China, Southeast Asia hold emergency meet on viral outbreak
China's top diplomat arrived Wednesday in Laos for an emergency meeting with counterparts from Southeast Asian countries, which have expressed alarm over a viral outbreak that started in China.
Foreign Minister Wang Yi is expected to discuss the crisis with the Association of Southeast Asian Nations over dinner Wednesday in the Laotian capital of Vientiane then hold broader formal talks the following day. Six countries in the 10-nation bloc have confirmed cases of the new virus that causes COVID-19.
China and the United States have separately engaged the ASEAN bloc of more than 600 million people on an array of interests, from promoting trade and investment to addressing thorny security issues like the long-seething South China Sea territorial disputes.
Wang did not speak to reporters at Vientiane's airport but he and the ASEAN ministers were expected to issue a joint statement after the meeting on Thursday.
China and Southeast Asia among other regions could face deeper economic losses if travel restrictions and other drastic actions taken to prevent the spread of COVID-19 drag on after being detected in the central Chinese city of Wuhan in December.
More than 70,000 have been infected globally, with more than 2,000 deaths being reported mostly in China.
ASEAN leaders expressed "serious concerns over the outbreak" in a joint statement this week and added that the epidemic "poses severe challenges to the well-being of the peoples and the development of our respective countries and the region and the world."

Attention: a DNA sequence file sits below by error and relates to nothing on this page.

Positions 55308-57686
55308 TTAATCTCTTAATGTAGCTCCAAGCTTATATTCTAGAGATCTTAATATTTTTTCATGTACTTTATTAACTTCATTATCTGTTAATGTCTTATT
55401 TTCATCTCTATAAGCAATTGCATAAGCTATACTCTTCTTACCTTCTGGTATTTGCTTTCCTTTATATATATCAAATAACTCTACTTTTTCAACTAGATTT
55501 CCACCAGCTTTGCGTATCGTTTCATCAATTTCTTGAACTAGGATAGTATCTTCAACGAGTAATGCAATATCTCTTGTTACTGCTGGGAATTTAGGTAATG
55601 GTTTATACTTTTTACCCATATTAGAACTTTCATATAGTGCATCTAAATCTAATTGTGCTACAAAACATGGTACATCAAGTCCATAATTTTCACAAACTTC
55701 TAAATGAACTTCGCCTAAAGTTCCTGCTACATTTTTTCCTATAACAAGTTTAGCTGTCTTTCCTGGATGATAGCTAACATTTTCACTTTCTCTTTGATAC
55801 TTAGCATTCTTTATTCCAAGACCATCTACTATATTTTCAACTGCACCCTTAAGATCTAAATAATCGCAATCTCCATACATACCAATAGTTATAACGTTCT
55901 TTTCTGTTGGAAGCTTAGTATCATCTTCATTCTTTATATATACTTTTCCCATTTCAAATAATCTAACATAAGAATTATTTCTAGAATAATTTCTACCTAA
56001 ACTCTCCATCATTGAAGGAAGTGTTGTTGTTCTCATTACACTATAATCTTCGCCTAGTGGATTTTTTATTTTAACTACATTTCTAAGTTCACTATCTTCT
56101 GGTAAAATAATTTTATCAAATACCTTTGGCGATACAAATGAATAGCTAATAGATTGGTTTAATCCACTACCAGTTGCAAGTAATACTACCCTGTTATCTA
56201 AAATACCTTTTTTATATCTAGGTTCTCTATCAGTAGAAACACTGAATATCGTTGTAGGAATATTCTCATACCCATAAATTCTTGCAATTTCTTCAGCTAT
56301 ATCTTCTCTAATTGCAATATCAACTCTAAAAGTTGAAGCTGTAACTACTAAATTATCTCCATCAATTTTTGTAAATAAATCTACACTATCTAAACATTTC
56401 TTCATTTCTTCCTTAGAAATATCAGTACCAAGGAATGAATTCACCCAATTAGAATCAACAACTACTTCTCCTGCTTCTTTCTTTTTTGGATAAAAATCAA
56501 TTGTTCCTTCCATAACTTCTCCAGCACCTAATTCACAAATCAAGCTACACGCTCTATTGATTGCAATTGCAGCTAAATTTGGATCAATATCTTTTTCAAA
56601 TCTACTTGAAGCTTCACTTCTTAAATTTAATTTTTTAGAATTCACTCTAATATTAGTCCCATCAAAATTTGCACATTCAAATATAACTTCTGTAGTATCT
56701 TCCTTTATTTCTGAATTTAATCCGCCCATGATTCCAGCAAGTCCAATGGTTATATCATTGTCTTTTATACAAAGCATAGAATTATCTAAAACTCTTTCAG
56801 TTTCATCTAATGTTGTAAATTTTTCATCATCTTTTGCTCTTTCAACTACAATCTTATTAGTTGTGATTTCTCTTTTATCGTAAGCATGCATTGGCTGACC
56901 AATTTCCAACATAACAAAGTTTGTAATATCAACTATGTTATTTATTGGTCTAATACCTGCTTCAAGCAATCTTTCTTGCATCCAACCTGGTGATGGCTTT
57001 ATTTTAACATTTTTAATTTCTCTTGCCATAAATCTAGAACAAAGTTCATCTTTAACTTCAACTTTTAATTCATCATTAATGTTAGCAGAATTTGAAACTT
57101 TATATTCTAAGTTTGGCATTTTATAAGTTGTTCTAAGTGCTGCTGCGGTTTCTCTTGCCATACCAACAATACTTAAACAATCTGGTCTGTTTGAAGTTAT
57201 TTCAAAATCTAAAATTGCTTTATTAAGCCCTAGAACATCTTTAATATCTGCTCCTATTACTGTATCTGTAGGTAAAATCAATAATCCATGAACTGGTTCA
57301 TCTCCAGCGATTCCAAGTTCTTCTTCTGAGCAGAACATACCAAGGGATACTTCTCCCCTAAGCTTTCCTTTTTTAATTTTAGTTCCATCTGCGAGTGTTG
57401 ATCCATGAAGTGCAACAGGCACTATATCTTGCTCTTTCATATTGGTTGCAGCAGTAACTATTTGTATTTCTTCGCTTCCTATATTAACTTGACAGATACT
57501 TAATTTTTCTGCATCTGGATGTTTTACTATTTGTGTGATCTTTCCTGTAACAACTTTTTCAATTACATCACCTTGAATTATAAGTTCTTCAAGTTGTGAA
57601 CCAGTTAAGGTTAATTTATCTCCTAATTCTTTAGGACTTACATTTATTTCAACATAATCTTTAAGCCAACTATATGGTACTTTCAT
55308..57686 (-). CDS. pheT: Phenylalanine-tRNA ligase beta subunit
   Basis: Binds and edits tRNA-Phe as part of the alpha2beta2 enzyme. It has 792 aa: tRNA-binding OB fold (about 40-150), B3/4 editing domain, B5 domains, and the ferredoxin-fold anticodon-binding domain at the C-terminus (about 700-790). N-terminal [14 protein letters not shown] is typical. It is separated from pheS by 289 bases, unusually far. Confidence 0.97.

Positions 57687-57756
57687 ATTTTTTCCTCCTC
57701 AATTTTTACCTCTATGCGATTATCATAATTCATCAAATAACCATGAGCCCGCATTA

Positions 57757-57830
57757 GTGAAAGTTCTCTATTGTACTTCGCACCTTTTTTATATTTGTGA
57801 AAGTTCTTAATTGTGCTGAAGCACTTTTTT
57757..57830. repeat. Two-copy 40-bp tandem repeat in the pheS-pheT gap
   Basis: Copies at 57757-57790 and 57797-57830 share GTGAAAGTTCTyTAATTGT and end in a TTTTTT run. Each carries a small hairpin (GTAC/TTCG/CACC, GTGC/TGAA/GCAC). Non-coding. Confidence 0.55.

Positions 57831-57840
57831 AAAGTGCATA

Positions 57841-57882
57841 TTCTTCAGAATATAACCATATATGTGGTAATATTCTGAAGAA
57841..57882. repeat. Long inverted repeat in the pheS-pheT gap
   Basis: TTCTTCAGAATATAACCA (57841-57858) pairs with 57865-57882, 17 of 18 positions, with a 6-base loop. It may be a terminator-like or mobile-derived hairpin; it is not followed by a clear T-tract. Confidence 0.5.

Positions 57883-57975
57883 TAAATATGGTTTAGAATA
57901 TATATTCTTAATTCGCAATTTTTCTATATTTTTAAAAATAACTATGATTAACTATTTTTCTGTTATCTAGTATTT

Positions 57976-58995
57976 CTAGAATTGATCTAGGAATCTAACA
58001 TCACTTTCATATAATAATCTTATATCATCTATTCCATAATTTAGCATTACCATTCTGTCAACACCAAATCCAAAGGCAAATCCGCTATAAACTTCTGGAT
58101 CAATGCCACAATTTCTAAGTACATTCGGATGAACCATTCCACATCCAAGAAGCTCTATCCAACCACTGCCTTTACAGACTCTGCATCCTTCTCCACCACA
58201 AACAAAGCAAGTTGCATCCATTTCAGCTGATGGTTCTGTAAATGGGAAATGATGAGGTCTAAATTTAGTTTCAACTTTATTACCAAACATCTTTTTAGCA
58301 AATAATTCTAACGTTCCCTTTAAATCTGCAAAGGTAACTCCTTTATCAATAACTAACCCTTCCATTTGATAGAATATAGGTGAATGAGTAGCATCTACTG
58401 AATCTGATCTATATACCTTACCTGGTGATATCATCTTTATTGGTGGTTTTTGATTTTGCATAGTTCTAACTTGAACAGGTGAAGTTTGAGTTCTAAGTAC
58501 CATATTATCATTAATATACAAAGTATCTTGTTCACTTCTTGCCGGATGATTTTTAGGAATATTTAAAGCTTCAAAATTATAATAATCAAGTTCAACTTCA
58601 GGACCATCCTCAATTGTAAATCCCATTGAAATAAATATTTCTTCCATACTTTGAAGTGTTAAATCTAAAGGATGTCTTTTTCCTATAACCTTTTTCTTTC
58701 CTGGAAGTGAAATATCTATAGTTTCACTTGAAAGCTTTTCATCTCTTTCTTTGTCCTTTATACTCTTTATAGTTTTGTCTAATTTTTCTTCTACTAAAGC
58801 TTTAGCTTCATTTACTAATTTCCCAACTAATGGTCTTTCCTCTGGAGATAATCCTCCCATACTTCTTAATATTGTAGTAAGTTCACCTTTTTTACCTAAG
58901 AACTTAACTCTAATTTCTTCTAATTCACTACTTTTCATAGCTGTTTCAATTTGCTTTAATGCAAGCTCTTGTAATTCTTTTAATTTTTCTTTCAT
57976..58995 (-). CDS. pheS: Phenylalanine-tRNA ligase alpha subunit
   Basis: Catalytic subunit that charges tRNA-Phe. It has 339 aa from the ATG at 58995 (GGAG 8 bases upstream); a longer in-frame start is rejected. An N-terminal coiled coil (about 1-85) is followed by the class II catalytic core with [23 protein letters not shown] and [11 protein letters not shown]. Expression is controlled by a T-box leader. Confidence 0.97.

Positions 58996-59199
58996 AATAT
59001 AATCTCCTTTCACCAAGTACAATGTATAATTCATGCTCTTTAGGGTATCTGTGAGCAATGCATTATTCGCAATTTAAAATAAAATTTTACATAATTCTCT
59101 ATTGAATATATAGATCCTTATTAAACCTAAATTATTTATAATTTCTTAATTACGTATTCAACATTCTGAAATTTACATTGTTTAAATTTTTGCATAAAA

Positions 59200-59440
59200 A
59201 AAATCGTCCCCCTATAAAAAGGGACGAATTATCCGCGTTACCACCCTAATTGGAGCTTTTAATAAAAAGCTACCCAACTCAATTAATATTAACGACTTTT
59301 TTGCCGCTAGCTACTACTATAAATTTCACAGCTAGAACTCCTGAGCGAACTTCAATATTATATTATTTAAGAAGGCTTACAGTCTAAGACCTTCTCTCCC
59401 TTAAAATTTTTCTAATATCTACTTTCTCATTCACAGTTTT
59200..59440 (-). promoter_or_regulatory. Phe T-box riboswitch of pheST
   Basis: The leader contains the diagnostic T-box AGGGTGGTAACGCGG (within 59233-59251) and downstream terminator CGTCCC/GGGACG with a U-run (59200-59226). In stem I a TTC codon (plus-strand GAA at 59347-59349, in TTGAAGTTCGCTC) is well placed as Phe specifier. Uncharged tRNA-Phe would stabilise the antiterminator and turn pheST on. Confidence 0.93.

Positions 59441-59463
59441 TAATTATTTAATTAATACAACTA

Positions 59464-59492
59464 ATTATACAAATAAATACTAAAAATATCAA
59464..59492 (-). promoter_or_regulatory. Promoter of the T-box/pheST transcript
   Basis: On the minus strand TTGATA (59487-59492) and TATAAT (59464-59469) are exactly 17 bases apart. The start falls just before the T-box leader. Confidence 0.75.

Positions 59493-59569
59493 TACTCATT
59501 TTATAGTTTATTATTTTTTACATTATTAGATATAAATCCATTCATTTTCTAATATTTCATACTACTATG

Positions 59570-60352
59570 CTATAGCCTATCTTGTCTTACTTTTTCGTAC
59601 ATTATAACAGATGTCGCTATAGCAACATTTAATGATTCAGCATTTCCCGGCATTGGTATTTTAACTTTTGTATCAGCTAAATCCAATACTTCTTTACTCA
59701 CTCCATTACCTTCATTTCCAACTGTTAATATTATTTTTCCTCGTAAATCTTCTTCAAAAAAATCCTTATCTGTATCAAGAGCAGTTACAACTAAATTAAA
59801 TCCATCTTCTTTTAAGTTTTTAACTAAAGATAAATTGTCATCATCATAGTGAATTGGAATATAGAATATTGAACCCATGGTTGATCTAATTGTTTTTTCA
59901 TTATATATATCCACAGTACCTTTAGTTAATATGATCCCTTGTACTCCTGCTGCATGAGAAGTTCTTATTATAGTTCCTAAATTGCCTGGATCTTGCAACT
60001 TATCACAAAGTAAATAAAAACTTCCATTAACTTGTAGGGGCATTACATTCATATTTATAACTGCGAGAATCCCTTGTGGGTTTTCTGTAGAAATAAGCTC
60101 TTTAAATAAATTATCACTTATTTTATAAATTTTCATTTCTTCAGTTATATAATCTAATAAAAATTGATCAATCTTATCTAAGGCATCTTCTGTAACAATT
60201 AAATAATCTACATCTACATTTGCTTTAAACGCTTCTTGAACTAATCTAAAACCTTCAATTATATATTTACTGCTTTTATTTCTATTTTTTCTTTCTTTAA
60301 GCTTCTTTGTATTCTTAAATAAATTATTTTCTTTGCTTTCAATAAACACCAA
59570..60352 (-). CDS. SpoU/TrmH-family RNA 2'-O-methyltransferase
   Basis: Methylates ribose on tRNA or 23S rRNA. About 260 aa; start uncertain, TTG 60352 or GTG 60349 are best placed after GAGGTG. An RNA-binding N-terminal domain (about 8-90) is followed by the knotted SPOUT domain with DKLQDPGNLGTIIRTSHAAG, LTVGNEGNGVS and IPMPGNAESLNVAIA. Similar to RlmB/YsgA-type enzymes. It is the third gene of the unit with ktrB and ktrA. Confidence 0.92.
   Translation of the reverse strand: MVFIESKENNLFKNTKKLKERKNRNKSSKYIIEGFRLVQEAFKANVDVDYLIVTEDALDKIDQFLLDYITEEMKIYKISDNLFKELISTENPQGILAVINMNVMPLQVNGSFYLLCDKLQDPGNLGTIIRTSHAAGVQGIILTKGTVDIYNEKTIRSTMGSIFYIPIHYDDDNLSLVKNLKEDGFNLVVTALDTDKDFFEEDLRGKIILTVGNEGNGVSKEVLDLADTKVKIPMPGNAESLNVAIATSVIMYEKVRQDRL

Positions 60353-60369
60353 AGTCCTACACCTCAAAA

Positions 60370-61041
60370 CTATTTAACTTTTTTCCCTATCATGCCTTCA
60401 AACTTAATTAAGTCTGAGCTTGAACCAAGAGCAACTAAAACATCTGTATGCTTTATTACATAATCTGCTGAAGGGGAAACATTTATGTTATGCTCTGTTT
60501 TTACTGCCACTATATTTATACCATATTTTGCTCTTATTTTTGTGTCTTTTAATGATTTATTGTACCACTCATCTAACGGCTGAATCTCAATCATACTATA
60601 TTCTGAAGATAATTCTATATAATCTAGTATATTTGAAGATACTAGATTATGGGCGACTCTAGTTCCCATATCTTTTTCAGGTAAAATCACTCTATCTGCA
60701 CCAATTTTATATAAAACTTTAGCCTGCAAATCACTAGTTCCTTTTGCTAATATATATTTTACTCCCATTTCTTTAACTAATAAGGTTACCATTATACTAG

They pledged to intensify "timely sharing" of information within the bloc and with China and the World Health Organization. While affirming policies of maintaining ASEAN economies and borders open, the heads of state underscored "the need to coordinate and standardize measures to ensure proper health inspection at borders and entry points of ASEAN member states."
Alarm over the contagion has prompted Malaysia to bar the transit of cruise ship passengers after an American woman from the MS Westerdam tested positive for the virus.
She was among 145 passengers who flew from Cambodia to Malaysia on Friday. The Westerdam was turned away from four Asian ports before Cambodia allowed it to dock in Sihanoukville.
Other engagements by China and ASEAN have been affected by the outbreak.
A meeting of Chinese and ASEAN diplomats involved in negotiating a regional "code of conduct" to prevent clashes in the disputed South China Sea was postponed in Brunei early this month, according to two Southeast Asian diplomats, who spoke to The Associated Press on condition of anonymity because of a lack of authority to discuss the matter publicly.
China was to host a meeting with four ASEAN members located along the Mekong River but moved the talks to Laos this week due to the outbreak and sought a separate meeting with all its member states to discuss the epidemic, the two diplomats said.
Laos has not reported any infection, along with Indonesia, Brunei and Myanmar. The rest of ASEAN, including Singapore, Thailand, Malaysia, Vietnam, the Philippines and Cambodia, have had varying numbers of confirmed infections.
The first fatality outside mainland China had been in the Philippines.
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